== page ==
Advertisement

Overview of Noninvasive Vascular Techniques in Peripheral Arterial Disease

  • Ali F. AbuRahma
Chapter
  • 792 Downloads

Abstract

Various noninvasive vascular diagnostic techniques have been described in the past four decades to help the clinician in the management of vascular patients. Although many physicians still rely entirely upon arteriography as the main tool for evaluation of peripheral arterial occlusive disease, the role of the vascular laboratory cannot be denied. These techniques should remain as a valuable adjunct to the information gained from the complete history and physical examination. Noninvasive vascular tests help the physician to evaluate the presence or absence of significant arterial occlusive disease, severity of disease, location of disease, and, in the presence of multisegmental disease, which arterial segment is mostly affected.

Keywords

Pulse Wave Velocity Peripheral Arterial Disease Reactive Hyperemia Arterial Occlusive Disease Peripheral Arterial Occlusive Disease 
These keywords were added by machine and not by the authors. This process is experimental and the keywords may be updated as the learning algorithm improves.

Preview

Unable to display preview. Download preview PDF.

Unable to display preview. Download preview PDF.

References

  1. 1.
    AbuRahma AF, Khan S, Robinson PA. Selective use of segmental Doppler pressures and color duplex imaging in the localization of arterial occlusive disease of the lower extremity. Surgery 1995;118:496–503.CrossRefPubMedGoogle Scholar
  2. 2.
    Toursarkissian B, Mejia A, Smilanich RP, Schoolfield J, Shireman PK, Sykes MT. Noninvasive localization of infrainguinal arterial occlusive disease in diabetics. Ann Vasc Surg 2001;15:73–78.CrossRefPubMedGoogle Scholar
  3. 3.
    Holland T. Utilizing the ankle brachial index in clinical practice. Ostomy Wound Manage 2002;48:38–40.PubMedGoogle Scholar
  4. 4.
    Adam DJ, Naik J, Hartshorne T, Bello M, London NJ. The diagnosis and management of 689 chronic leg ulcers in a single-visit assessment clinic. Eur J Vasc Endovasc Surg 2003;25:462–468.CrossRefPubMedGoogle Scholar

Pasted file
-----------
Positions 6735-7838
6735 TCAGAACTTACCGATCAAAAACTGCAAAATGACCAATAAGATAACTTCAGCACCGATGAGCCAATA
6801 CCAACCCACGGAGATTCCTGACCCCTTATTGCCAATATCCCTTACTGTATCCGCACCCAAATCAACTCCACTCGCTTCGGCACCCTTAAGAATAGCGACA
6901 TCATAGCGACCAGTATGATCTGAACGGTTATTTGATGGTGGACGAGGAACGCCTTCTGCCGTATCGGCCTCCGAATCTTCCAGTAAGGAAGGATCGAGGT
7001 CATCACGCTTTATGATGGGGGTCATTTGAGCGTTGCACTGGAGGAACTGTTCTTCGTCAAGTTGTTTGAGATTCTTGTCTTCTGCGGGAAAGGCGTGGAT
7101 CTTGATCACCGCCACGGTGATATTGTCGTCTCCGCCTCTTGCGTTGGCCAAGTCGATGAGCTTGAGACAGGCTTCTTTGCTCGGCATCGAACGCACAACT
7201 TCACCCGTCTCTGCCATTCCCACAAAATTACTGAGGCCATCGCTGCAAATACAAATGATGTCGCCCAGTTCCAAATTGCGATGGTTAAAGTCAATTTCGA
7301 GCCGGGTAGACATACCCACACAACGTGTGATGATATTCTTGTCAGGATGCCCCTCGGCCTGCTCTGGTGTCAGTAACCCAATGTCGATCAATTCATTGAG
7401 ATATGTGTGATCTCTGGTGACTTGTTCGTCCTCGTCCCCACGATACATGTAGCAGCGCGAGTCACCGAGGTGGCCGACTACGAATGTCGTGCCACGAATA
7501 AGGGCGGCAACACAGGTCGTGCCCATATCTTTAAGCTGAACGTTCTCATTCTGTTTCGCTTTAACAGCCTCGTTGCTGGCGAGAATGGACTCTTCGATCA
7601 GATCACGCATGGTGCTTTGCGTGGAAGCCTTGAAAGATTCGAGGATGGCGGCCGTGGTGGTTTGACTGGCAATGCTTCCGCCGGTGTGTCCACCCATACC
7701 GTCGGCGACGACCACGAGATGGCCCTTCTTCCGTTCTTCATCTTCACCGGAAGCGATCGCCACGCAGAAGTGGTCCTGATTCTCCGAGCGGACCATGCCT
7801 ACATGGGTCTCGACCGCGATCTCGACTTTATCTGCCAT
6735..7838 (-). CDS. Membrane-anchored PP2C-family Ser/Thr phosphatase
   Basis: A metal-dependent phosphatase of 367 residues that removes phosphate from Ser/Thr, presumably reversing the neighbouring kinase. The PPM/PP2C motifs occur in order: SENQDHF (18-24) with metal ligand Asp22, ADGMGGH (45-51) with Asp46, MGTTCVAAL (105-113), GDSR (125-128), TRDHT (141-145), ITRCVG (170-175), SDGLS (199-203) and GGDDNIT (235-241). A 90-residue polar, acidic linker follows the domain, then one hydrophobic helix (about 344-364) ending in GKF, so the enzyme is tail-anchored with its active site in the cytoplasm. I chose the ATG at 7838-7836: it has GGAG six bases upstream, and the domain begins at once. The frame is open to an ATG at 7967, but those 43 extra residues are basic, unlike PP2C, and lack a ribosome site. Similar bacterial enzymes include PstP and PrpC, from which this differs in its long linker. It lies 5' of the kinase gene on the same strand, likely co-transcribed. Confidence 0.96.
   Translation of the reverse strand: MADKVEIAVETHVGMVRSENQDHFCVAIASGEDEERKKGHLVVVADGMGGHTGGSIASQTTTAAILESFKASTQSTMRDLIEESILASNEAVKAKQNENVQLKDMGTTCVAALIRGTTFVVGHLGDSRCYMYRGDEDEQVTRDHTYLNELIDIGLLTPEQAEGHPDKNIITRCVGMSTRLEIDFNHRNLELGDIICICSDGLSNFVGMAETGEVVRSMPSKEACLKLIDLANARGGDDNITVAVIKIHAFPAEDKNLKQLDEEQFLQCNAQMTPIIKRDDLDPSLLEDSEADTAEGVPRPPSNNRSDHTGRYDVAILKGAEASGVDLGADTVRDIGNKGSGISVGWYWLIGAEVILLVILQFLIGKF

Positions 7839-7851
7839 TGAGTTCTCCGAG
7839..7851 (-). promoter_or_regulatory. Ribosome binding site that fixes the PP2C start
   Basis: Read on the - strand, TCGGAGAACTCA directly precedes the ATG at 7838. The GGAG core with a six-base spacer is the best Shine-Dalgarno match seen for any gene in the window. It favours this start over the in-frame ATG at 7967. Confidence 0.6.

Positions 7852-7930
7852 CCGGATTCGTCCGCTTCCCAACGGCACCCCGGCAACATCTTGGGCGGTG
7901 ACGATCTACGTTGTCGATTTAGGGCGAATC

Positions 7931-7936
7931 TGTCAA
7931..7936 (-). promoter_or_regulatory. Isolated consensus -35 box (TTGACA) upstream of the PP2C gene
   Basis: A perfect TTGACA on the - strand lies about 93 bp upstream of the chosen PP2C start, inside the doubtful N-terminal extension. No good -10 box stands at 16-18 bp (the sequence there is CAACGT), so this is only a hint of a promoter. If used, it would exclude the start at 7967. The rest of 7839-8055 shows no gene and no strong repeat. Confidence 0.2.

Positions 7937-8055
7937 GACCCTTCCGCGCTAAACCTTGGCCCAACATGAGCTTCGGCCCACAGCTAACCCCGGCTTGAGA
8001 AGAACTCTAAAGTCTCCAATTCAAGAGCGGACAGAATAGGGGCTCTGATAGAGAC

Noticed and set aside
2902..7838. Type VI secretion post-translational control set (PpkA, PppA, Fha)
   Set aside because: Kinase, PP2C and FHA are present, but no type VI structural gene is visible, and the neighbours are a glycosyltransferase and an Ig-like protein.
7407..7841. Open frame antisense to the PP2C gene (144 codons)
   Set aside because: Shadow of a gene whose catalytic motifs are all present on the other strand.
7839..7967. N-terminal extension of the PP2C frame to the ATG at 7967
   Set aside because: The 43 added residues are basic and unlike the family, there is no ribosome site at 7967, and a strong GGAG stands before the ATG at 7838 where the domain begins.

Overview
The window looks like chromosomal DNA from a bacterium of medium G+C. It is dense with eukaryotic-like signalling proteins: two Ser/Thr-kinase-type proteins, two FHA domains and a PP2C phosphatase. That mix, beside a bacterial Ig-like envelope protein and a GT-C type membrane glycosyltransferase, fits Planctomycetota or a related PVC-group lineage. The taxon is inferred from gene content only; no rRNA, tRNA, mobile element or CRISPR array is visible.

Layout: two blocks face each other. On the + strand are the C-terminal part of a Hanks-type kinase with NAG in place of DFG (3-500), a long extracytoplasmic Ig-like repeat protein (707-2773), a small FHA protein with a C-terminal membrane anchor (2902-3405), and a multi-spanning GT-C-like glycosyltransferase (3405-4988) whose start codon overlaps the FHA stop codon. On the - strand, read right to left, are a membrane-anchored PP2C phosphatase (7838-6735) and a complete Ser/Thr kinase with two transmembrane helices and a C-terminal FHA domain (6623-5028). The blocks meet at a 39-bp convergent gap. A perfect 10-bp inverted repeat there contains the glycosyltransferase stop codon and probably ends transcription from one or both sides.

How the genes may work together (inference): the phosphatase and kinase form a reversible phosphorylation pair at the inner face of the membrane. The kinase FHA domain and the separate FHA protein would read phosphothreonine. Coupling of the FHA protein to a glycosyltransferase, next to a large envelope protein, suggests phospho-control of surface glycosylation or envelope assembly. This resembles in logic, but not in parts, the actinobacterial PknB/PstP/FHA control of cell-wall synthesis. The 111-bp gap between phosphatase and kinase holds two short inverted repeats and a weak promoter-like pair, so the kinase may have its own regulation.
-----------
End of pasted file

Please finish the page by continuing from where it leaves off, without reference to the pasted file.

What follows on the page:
5. 5.
    Carser DG. Do we need to reappraise our method of interpreting the ankle brachial pressure index? J Wound Care 2001;10:59–62.PubMedGoogle Scholar
  6. 6.
    Satomura S, Kaneko Z. Ultrasonic blood rheograph. Proceedings of the Third International Conference on Medical Electronics, 1960, p. 254.Google Scholar
  7. 7.
    Strandness DE Jr, McCutcheon EP, Rushmer RF. Application of transcutaneous Doppler flow meter in evaluation of occlusive arterial disease. Surg Gynecol Obstet 1966;122: 1039–1045.PubMedGoogle Scholar
  8. 8.
    Green PS, Marich KW. Real-time orthographic ultrasonic imaging for cardiovascular diagnosis. In: Harrison, DE, Sandler H, and Miller HA (eds). Cardiovascular Imaging and Image Processing: Theory and Practice, Vol. 72. Palos Verdes Estates, CA: Society of Photo-Optical Instrumentation Engineers, 1975.Google Scholar
  9. 9.
    Landowne M, Katz LN. A critique of the plethysmographic method of measuring blood flow in the extremities of man. Am Heart J 1942;23:644–675.CrossRefGoogle Scholar
  10. 10.
    Brodie PE, Russell AE. On the determination of the rate of blood flow through an organ. J Physiol 1905;32:47P.Google Scholar
  11. 11.
    Hertzman AP. The blood supply of various skin area as estimated by the photoelectric plethysmograph. Am J Physiol 1938;124:328–340.Google Scholar
  12. 12.
    Barnes RW, Clayton JM, Bone GE, et al. Supraorbital photo-pulse plethysmography: Simple accurate screening from carotid occlusive disease. J Surg Rx 1977;22:319–327.CrossRefGoogle Scholar
  13. 13.
    Eldrup-Jorgensen SV, Schwartz SI, Wallace JD. A method of clinical evaluation of peripheral circulation: Photoelectric hemodensitometry. Surgery 1966;59:505–513.PubMedGoogle Scholar
  14. 14.
    Barnes RW, Garrett WV, Slaymaker EE, et al. Doppler ultrasound and supraorbital photoplethysmography for noninvasive screening of carotid occlusive disease. Am J Surg 1977;134:183–186.CrossRefPubMedGoogle Scholar
  15. 15.
    Barnes RW, Garrett WV, Hommel BA, et al. Photoplethysmography assessment of altered cutaneous circulation in the post-phlebitic syndrome. Proc Assoc Adv Med Instrum 1978;13:25–29.Google Scholar
  16. 16.
    Bortolotto LA, Blacher J, Kondo T, Takazawa K, Safar ME. Assessment of vascular aging and atherosclerosis in hypertensive subjects: Second derivative of photoplethysmogram versus pulse wave velocity. Am J Hypertens 2000;13:165– 171.CrossRefPubMedGoogle Scholar
  17. 17.
    Whitney RJ. The measurement of changes in human limb volume by means of mercury-in-rubber strain gauge. J Physiol 1949;109:5P.Google Scholar
  18. 18.
    Hokanson DE, Sumner DS, Strandness DE Jr. An electrically calibrated plethysmography for direct measurement of limb blood flow. IEEE Trans Biomed Eng 1975;BME–22:25–29.Google Scholar
  19. 19.